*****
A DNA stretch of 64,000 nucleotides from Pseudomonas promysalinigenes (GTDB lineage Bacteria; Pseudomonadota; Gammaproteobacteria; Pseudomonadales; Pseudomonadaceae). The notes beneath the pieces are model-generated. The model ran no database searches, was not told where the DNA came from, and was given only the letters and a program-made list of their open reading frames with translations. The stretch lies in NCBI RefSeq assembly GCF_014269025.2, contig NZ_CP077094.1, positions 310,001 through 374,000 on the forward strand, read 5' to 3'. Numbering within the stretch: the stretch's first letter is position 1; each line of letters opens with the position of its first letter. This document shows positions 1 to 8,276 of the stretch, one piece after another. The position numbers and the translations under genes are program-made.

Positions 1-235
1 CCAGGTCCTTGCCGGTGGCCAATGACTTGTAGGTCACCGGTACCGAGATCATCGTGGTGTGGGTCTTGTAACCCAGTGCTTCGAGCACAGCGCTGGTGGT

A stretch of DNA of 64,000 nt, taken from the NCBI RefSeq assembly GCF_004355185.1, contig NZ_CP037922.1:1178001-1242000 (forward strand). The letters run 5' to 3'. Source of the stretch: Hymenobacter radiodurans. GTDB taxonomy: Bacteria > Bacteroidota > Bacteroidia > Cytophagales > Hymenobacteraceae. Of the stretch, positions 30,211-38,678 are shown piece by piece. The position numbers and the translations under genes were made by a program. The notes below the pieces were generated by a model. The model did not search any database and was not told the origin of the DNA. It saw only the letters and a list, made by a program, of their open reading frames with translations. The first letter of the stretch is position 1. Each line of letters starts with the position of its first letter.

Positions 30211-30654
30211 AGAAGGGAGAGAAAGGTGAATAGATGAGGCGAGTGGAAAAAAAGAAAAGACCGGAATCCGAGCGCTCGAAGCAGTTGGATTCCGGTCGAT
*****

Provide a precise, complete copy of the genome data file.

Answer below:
A DNA stretch of 64,000 nucleotides from Pseudomonas promysalinigenes (GTDB lineage Bacteria; Pseudomonadota; Gammaproteobacteria; Pseudomonadales; Pseudomonadaceae). The notes beneath the pieces are model-generated. The model ran no database searches, was not told where the DNA came from, and was given only the letters and a program-made list of their open reading frames with translations. The stretch lies in NCBI RefSeq assembly GCF_014269025.2, contig NZ_CP077094.1, positions 310,001 through 374,000 on the forward strand, read 5' to 3'. Numbering within the stretch: the stretch's first letter is position 1; each line of letters opens with the position of its first letter. This document shows positions 1 to 8,276 of the stretch, one piece after another. The position numbers and the translations under genes are program-made.

Positions 1-235
1 CCAGGTCCTTGCCGGTGGCCAATGACTTGTAGGTCACCGGTACCGAGATCATCGTGGTGTGGGTCTTGTAACCCAGTGCTTCGAGCACAGCGCTGGTGGT

A stretch of DNA of 64,000 nt, taken from the NCBI RefSeq assembly GCF_004355185.1, contig NZ_CP037922.1:1178001-1242000 (forward strand). The letters run 5' to 3'. Source of the stretch: Hymenobacter radiodurans. GTDB taxonomy: Bacteria > Bacteroidota > Bacteroidia > Cytophagales > Hymenobacteraceae. Of the stretch, positions 30,211-38,678 are shown piece by piece. The position numbers and the translations under genes were made by a program. The notes below the pieces were generated by a model. The model did not search any database and was not told the origin of the DNA. It saw only the letters and a list, made by a program, of their open reading frames with translations. The first letter of the stretch is position 1. Each line of letters starts with the position of its first letter.

Positions 30211-30654
30211 AGAAGGGAGAGAAAGGTGAATAGATGAGGCGAGTGGAAAAAAAGAAAAGACCGGAATCCGAGCGCTCGAAGCAGTTGGATTCCGGTCGAT